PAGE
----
In a recent survey of San Francisco Bay Area residents, researchers asked whether respondents planned to stay in the area in the next few years. The results were, perhaps, unsurprising: Nearly half of the individuals surveyed said no.
The same is true, we’ve seen, of companies. More than a few Bay Area tech titans have opened up shop in Los Angeles in recent years (think Netflix, Google, Apple) as even more young companies choose to launch in SoCal rather than the Bay. The more we see it, the more it makes sense. After all, LA has a lot to offer — sun, creative talent, that laid-back SoCal lifestyle — not to mention proximity to both the entertainment and aerospace industries.
With that in mind, check out these five companies who made the move and why it’s paying off.
Industry: Artificial intelligence
LA HQ: Playa Vista
Funding to date: $29.5M
Founding history: The company was founded by serial entrepreneurs Sachin Dev Duggal and Saurabh Dhoot in San Francisco in 2012.
Meet the modern software assembly line. Engineer.ai’s platform helps companies build customized software that scales — and does it for less money by effectively crowdsourcing the development team behind the product. The company pitches itself as a solution for organizations of all sizes and levels of technical proficiency. It’s one of a handful of LA companies falling under the growing label of human-assisted AI. Though founded in San Francisco, Engineer.ai currently splits its headquarters between LA and London. The company raised $29.5 million in Series A funding in late 2018 and is using the funds to grow the team and fine tune its Builder product.
LA HQ: West Hollywood
Funding to date: $13M
Founding history: Italic was founded by former Thiel Fellow Jeremy Cai in March 2018. Cai moved to LA to launch the company. His previous two companies were both based in San Francisco.
Fashion without the label. Started by Fountain co-founder Jeremy Cai, Italic is an e-commerce company that lets consumers buy “no-label nice things” from around the world, at a fraction of the price. One of our 2019 50 Startups to Watch, the company buys direct from the factories behind products for Prada, Lanvin and The Ritz Carlton (to name a few) and offers them up, sans label, at a reduced price. To launch the company, Cai moved to LA, the country’s West Coast fashion center, and makes frequent trips to Shenzhen, where Italic’s partner factories are based. Lead investors include Comcast Ventures and Global Founders Capital.
LA HQ: Santa Monica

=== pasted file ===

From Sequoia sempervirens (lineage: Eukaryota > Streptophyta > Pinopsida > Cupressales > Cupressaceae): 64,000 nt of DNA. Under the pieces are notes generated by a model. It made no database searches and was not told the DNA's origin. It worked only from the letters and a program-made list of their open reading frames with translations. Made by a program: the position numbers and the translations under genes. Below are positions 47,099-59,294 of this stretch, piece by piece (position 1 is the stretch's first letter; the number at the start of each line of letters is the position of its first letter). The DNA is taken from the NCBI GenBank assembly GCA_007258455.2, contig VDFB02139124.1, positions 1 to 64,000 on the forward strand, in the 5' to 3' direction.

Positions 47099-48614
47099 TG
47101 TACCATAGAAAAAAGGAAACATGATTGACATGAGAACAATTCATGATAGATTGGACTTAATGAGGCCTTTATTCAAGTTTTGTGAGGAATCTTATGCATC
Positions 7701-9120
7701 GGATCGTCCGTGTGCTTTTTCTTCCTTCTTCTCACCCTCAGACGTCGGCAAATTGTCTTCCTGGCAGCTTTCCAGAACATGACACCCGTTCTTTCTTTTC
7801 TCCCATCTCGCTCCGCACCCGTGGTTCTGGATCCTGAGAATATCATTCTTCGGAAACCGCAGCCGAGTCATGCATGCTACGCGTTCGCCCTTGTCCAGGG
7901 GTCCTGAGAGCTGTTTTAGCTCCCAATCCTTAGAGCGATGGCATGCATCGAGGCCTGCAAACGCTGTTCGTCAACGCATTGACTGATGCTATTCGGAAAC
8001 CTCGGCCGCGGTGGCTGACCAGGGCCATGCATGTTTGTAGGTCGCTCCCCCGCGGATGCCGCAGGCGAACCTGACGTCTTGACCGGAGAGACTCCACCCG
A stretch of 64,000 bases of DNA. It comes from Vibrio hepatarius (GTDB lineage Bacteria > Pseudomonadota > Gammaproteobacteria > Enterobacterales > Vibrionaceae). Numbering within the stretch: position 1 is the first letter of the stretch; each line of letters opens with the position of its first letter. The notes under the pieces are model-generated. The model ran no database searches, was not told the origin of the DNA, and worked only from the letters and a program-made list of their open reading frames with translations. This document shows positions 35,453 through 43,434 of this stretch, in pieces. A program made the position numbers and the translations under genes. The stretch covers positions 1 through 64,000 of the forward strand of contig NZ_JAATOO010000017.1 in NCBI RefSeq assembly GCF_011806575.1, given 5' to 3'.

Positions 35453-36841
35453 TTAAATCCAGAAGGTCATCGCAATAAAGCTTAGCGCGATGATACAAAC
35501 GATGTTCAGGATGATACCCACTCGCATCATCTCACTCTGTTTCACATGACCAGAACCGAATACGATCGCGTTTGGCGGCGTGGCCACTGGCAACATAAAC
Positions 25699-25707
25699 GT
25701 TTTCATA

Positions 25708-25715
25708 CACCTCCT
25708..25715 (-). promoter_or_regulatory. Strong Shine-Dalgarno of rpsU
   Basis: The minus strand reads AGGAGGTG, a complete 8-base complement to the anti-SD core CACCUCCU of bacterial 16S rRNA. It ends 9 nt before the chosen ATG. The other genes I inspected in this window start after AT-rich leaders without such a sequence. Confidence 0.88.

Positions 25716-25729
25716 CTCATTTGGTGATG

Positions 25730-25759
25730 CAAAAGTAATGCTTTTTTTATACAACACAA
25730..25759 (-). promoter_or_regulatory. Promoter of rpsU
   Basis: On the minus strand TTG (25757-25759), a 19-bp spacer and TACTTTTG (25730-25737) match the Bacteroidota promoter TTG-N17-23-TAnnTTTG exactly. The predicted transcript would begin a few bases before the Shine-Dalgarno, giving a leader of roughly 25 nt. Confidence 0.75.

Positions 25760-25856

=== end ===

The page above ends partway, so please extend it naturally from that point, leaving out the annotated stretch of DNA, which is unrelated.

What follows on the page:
Funding to date: $5.8M
Founding history: Patch was founded in 2014 in San Francisco by Brett Plotzker, Jeremy Bluvol and Kamil Kudla.
A tool that does your insurance paperwork for you. Patch’s gamble is, from the outside, a boring one: to tackle the world of health insurance paperwork. But here’s the thing — the same paperwork that confuses and intimidates consumers also costs healthcare providers a lot of money every year. Patch’s fix is an online insurance assistant that helps healthcare providers and patients understand out-of-network benefits in minutes without the phone calls, while allowing patients to submit their claims online. The app is HIPPA-compliant and has received funding from venture capital firms like Healthy Ventures and Launchpad Digital Health.
Industry: Travel and SaaS
LA HQ: Los Angeles
Funding to date: Unknown
Founding history: NexTravel was founded in 2013 in New York City by Wen-Wen Lam. The company was based in San Francisco for a while before it moved to LA.
Your online booking helper. NexTravel helps employees manage their travel plans better with a dashboard that integrates mobile and web booking in one place. The tool helps companies keep an eye on employees’ travel progress, while helping track expense reports, cancellations and delays — and offering discounts on future flights through their online tool. The company has also done some jet setting of its own: Before settling down in LA, NexTravel was headquartered in NYC and San Francisco.
LA HQ: Hawthorne
Funding to date: $25M
Founding history: The company was founded by Mark Groden and Mitch Adler in Hayward, California in 2016.
A new way to commute. SkyRyse manufactures advanced sensing and perception technology that, when integrated into existing aircraft, makes flights safer and more affordable. The company’s vision is to transform the future of daily transit, shifting vehicles from the ground to the sky. Though the company was launched in Hayward, SkyRyse is now based in the South Bay neighborhood of Hawthorne, where it shares a city seal with Aerospace bonafides SpaceX and Boeing. The team — which includes talent from Tesla, SpaceX, Uber, Airbus and the U.S. military — has raised $25 million to date by investors from Venrock, Stanford, Engage Ventures and more.